Was your ancestor a Wren? Did she serve as an officer in the Women’s Royal Naval Service in WW1. The WRNS or Wrens as they were both familiarly and officially known, were set up to take over shore work that was keeping men from active service. They took over not just cooking and driving duties but also working as telegraph operators, code experts and clerks.
Each record is a transcript of the original held at The National Archives in London in the series known as ADM 318. The amount of information varies but you should find out the following about your ancestor:
Rank or roll
Link to image on The National Archives website, where you can download the record for a small fee
National Archives reference
In 1917 the Royal Navy became the first of the British armed forces to recruit women. The Women’s Royal Naval Service was to be a shore service that would free up men for active service. Women were recruited as cooks, stewards, despatch riders, sail makers and in Intelligence. From the start the standard for recruitment was very high – it was recognised that for the new service to be taken seriously the women would have to prove themselves beyond any kind of reproach.
Initially the Navy expected to recruit women locally around existing bases but women applied to join from all over the British Isles. There were soon divisions in every major port and eventually these spread to Ireland – in Kingstown, Dublin, Buncrana, Belfast, Larne and Queenstown, and to the Mediterranean - with bases in Malta, Gibraltar and Genoa.
The first Director of the Service was Dame Katherine Furse, who had founded the Voluntary Aid Detachment force. Dame Katherine had left the VAD after becoming disillusioned about the lack of power the women in charge had there. Coming from an artistic background – her father was the poet and critic, John Addington Symonds and her aunt the painter Marianne North – she had married the painter Charles Wellington Furse in 1900. He had died just four years later, leaving her with two young children. In 1909 she joined the Red Cross Voluntary Aid Detachment attached to the Territorial Army. When the war started she was chosen to head up the VAD and led the first detachment of volunteers to go to France. She was also an expert skier who did much to popularise the sport among tourists to Switzerland and later became the director of the World Association of Girl Guides and Girl Scouts. You can read more about Dame Katherine Furse in the British Newspapers and elsewhere on Findmypast.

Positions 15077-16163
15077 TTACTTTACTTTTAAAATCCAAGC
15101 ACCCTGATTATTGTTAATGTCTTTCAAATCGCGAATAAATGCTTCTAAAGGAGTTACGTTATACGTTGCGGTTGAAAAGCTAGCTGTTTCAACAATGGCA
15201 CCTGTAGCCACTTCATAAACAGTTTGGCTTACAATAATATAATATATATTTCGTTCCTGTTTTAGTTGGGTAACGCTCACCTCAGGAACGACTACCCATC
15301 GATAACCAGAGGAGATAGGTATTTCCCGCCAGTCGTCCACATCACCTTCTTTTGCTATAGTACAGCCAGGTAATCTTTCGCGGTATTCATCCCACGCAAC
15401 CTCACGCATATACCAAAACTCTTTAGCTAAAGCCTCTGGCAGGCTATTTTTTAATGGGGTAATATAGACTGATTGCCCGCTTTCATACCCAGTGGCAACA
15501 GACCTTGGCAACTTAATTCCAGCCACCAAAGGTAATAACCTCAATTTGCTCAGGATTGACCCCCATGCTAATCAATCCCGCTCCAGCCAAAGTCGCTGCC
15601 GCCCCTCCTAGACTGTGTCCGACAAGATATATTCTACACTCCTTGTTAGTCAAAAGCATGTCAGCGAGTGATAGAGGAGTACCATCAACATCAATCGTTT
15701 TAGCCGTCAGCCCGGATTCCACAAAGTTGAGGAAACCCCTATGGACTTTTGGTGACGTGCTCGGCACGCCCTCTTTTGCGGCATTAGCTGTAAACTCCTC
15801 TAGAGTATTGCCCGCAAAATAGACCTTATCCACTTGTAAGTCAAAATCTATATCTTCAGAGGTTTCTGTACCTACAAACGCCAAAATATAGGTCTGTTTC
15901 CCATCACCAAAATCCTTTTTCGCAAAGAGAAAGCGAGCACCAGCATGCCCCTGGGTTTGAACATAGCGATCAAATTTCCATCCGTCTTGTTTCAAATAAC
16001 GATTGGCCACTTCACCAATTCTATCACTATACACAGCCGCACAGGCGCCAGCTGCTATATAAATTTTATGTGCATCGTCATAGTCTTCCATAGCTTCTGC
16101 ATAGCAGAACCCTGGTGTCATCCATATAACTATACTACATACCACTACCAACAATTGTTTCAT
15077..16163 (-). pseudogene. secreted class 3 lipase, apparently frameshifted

The Wrens were so successful that the Women’s Army Auxiliary Corps and the Women’s Royal Air Force were set up soon after. You can find their records on Findmypast as well. A letter from the Sea Lords to the Director at the end of the First World War, thanking them for their war service made their appreciation clear. “On the occasion of the general demobilisation of the Women’s Royal Naval Service, I am to request that you will communicate to all concerned Their Lordships’ high appreciation of the efficient manner in which the Service has been organised and conducted, of the zeal and exemplary conduct which its members have shown in the performance of their duties and of the assistance which they have afforded the Naval Service generally."
By the end of the war there were 5,500 members of the Women’s Royal Naval Service with 500 officers. As well as this, around 2000 members of the WRAF had served in the Wrens supporting the Royal Naval Air Service, before being transferred when the WRAF was created. The Wrens were disbanded in 1919 but reformed in 1939 with an expanded list of activities, including flying transport planes. At their peak in 1944 there were 75,000 people. The Wrens were eventually integrated into the regular navy in 1993.